Atomic City Comics

Early in February of this year, The Comics Journal ran an interview with Eric Partridge of Fat Jack’s Comicrypt, a venerable Philadelphia comic shop lately fallen on hard times, and resorting to a crowdfunding campaign in order to recover from mounting debts. During that interview, Partridge struck a tone that was, if not quite funerial, nevertheless suggestive of a retail environment that was becoming increasingly exhausting and demoralizing for those within it.

It wasn’t long after that the Journal received an email from Michael Yates, the partner and co-owner of another Philadelphia shop, Atomic City Comics. Michael had read our profile of Fat Jack’s, and he had some visceral reactions he was inclined to share: “I’ve been selling comics on South St in Philadelphia since 1987 and am the owner and partner of Atomic City Comics,” he told us at the time. “I gotta say the idea that you can’t get new customers any more is a bit ridiculous. We’ve been getting new customers and new families buying books from our shop for years.”

I was curious to know why and how Michael had such a different perception and emotional response to the state of the comics market, and I reached out to him later that day for an interview of his own. What emerged in that conversation was an alternate, wildly divergent view of who comics readers are, where they can be drawn from, and what the role of a local comic shop can (and perhaps ought to) be.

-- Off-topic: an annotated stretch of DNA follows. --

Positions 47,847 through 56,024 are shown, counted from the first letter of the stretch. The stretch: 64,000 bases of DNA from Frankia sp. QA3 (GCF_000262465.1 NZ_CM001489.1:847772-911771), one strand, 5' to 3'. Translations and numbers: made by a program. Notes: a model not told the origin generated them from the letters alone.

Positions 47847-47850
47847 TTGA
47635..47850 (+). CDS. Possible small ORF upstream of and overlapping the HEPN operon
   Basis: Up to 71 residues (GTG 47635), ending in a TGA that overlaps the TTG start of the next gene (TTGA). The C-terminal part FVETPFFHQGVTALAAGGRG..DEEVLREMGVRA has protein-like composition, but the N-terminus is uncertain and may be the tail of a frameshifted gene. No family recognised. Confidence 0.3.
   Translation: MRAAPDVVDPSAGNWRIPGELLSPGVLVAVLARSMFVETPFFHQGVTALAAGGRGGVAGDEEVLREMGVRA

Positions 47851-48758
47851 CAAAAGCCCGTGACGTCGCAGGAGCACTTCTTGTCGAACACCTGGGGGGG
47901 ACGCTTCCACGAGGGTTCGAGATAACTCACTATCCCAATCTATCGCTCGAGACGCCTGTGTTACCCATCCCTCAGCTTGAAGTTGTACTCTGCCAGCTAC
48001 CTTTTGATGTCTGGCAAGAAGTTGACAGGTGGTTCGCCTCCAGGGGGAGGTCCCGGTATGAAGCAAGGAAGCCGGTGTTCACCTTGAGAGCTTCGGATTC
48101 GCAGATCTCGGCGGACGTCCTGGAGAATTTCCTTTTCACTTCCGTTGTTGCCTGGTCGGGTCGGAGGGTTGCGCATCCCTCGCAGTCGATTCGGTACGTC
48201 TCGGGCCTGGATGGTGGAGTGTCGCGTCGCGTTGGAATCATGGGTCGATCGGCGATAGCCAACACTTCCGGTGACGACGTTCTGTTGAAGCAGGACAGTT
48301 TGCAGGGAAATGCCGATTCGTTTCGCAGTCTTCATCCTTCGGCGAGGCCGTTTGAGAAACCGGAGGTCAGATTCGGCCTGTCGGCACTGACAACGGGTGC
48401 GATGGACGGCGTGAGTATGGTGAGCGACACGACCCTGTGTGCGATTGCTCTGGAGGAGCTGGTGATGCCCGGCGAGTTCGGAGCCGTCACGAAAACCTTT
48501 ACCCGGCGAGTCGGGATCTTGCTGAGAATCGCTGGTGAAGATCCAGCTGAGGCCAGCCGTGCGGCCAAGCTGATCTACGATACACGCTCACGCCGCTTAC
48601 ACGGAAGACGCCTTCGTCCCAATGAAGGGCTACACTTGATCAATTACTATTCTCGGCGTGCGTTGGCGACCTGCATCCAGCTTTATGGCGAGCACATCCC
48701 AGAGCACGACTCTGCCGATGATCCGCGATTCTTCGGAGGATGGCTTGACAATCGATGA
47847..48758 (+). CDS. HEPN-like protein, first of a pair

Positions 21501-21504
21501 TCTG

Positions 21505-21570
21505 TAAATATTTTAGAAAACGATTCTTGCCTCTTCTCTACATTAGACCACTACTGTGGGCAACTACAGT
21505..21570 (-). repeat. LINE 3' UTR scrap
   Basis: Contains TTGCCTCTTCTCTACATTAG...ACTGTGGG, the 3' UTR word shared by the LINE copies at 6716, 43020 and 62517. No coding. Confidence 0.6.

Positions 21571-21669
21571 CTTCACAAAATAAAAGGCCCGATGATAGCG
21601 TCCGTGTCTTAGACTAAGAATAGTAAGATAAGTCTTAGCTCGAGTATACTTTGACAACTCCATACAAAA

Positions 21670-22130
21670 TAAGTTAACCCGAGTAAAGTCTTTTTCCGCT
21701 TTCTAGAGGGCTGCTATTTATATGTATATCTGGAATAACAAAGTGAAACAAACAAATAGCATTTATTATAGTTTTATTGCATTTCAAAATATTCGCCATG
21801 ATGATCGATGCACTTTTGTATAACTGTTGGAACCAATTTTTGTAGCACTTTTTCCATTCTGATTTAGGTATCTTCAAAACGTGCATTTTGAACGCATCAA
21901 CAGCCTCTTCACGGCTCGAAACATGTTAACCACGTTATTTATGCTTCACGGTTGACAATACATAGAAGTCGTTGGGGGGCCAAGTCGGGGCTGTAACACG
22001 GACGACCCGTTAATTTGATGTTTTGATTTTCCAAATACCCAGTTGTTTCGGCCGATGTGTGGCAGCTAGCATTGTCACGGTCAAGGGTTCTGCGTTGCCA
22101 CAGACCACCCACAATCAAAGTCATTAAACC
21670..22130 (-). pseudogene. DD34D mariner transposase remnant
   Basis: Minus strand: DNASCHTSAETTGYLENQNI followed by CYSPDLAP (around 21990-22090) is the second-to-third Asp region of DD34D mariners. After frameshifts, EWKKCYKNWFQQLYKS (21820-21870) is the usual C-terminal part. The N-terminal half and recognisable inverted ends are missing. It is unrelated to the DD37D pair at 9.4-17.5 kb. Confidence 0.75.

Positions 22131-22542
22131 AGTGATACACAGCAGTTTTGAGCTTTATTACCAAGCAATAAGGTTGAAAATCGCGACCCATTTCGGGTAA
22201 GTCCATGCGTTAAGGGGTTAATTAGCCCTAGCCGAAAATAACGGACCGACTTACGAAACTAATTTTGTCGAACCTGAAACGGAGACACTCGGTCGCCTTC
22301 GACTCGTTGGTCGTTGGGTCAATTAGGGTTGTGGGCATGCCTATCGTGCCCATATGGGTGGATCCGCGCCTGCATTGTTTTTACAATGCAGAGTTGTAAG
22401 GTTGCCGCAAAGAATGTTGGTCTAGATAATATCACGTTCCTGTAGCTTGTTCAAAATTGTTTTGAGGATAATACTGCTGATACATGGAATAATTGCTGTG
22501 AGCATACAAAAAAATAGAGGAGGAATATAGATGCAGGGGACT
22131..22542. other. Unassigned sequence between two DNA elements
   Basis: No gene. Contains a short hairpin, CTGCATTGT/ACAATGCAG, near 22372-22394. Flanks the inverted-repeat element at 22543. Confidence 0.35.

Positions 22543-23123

These differences may be due in part–as Michael himself will acknowledge–to Atomic City’s identity as one of the first Black-owned comic shops in Philadelphia, or anywhere else. That’s a fact that perhaps has something to do with the visible effort that Atomic City has put into its public face, as well as its deliberately broad base of customers. At least, that is the image the store sought to convey during our conversation - but even this is testament to Michael’s commitment to the way Atomic City presents itself to the media and the world.